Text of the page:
The Holiday Spectacular includes some family greetings, a cooking segment with Mom (you’ll want that divine almond scent wafting through your home, too), some holiday drag, a surprise here and there, and even an appearance by the big man himself, Santa Claus.
You may remember my mother from “What it Feels Like for a Mom,” a bracingly honest video created for Mother’s Day. You might also remember my gay brother Dick, who made an It Gets Better video with me. He was also one of the main subjects of the award winning “Once, When We Were Heroes” posting I made for World AIDS Day several years ago. But today, you’re also going to meet sisters, nieces and in-laws who have special holiday greetings just for you.
Enjoy the holiday special, my friends. I hope you’ll share it with anyone that could use some holiday cheer, or needs a reminder that they are loved. And as always, please be well.
p.s. As promised in the video, here is the recipe for Mom’s Christmas Cookies. I’m certain they’re fantastic for your t-cells.
(Note: Mother uses a MIRRO Food Press, a device that must have been manufactured during the Eisenhower era, judging from the faded instruction manual she still keeps handy. I found one on E-Bay for you for less than four bucks, or you can use a more modern appliance, if you must. I don’t guarantee the cookies will taste the same!)
Time: 10-12 minutes… Temp: 375F… Yield: 7 dozen
1 cup shortening
3/4 cup sugar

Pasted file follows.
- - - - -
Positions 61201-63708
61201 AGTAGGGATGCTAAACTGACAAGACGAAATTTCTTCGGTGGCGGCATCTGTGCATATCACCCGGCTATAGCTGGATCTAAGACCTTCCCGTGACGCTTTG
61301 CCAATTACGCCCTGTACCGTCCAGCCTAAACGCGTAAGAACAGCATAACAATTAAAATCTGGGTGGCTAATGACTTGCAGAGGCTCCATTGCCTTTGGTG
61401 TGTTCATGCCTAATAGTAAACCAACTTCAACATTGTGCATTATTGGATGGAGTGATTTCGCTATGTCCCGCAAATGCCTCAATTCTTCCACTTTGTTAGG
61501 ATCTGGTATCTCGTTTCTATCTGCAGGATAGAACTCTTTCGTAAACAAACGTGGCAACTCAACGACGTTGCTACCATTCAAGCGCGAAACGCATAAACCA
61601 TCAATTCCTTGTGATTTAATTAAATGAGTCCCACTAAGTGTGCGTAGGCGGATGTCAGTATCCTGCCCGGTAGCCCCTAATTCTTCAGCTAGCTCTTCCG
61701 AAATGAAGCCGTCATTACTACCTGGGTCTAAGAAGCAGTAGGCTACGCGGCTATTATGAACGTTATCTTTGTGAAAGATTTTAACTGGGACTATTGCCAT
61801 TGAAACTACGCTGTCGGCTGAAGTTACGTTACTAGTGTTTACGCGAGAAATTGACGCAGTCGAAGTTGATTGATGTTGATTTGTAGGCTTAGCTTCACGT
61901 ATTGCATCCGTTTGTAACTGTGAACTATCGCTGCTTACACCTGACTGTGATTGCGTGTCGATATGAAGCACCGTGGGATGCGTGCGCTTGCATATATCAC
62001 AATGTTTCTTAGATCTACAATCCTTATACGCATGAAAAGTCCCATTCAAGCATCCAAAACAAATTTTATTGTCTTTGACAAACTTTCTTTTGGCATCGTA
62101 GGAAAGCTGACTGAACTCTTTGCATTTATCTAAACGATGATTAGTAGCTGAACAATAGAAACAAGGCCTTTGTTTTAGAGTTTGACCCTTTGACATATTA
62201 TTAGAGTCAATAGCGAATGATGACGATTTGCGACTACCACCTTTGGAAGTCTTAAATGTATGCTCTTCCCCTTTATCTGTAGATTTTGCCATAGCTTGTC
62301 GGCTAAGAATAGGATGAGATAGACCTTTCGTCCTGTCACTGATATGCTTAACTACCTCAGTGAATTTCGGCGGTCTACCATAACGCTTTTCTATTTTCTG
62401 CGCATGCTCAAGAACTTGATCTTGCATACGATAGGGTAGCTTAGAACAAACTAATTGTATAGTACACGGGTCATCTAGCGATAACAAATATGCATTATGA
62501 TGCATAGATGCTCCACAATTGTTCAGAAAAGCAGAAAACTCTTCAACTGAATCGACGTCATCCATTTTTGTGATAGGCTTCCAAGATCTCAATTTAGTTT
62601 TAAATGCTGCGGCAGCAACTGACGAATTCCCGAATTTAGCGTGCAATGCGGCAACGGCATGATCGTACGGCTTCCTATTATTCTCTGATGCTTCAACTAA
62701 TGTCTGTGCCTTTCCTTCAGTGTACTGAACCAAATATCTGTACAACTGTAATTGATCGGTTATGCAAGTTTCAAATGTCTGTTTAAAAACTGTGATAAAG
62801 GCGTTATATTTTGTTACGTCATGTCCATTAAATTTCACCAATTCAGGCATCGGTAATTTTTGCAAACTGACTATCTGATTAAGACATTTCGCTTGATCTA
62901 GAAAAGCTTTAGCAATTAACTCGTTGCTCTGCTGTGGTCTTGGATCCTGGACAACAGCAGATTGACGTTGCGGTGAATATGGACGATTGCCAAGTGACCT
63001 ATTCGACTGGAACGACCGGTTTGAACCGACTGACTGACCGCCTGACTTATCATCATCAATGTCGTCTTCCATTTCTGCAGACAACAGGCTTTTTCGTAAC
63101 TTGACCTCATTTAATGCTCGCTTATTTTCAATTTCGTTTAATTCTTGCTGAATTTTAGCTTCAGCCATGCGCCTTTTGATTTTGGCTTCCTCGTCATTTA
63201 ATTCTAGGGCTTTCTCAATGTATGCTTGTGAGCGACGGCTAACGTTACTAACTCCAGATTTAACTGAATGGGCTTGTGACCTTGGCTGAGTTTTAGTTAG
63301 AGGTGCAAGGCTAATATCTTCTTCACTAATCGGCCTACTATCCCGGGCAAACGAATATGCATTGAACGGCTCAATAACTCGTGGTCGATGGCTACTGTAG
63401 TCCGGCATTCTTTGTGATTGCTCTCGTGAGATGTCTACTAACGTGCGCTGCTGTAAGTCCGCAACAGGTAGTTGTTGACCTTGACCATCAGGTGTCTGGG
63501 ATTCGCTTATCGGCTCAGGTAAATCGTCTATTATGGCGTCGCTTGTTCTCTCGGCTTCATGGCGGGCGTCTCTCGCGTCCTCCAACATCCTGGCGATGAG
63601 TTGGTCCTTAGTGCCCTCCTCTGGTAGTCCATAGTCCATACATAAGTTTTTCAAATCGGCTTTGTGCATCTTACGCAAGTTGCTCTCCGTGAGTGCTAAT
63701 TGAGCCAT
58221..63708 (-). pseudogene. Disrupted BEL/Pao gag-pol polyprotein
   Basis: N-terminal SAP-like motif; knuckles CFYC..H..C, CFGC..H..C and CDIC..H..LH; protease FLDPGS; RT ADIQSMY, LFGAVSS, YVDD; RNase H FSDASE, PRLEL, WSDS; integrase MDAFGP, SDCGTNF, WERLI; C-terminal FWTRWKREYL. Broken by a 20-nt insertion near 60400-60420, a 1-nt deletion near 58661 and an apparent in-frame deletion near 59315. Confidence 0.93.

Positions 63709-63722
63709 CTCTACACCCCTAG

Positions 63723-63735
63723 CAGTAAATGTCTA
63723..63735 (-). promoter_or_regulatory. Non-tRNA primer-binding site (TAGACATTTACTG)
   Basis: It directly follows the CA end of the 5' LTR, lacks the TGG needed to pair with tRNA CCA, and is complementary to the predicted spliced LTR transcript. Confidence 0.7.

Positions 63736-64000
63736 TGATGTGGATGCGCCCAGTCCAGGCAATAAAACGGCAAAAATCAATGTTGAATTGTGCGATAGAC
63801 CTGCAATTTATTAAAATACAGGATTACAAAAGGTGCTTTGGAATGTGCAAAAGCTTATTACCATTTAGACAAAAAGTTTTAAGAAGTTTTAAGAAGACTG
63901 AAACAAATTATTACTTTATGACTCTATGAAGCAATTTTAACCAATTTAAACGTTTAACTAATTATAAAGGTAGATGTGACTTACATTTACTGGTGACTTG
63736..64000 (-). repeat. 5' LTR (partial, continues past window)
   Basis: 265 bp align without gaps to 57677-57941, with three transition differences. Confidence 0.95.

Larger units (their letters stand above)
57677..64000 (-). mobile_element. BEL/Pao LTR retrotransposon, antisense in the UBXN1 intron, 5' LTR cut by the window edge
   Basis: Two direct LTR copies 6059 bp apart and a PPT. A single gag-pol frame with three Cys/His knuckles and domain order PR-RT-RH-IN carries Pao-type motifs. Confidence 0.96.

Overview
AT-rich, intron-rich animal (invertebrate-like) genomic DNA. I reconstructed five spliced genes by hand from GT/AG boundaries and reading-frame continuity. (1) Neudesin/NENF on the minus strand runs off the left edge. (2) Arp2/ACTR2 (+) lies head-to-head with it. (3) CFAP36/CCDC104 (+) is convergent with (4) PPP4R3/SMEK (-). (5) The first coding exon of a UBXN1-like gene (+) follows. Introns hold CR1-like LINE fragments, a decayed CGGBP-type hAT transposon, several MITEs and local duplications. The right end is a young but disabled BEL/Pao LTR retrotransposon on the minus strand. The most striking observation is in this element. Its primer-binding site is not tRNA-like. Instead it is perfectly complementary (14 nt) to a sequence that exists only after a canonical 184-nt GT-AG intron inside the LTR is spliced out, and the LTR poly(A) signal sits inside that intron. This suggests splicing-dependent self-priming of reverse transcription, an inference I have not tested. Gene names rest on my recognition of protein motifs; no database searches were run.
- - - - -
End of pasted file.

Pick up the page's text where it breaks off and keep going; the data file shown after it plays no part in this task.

1/8 tspn salt
1/4 tspn baking soda
1 tspn almond extract
2 1/4 cups sifted flour
Green food coloring
1. Cream shortening, adding sugar gradually
2. Add unbeaten egg, dry ingredients, flavoring, and a few drops of food coloring. Mix well.
3. Fill the cookie press and form cookies on ungreased sheet. Sprinkle with sugar and bake.
4. Frost and sprinkle something fabulous on top of them (this is Mom’s provocative departure from the original recipe. That’s just how she rolls.).
Monday, November 10th, 2014
When Mary E. Bowman stepped to the stage five years ago at SpitDat, an open mic night in Washington, DC, she was 20 years old and terrified. She was about to perform “Dandelions,” her first poem to reveal a secret that her own family had long kept quiet: that Mary had lived with HIV since birth, the result of a mother addicted to drugs who died when Mary was only three.
“I had not memorized the poem yet,” Mary told me, “and the paper I held was shaking. It is usually kind of a loud environment, but when I started to read, the room went silent. That made it even more nerve-wracking.”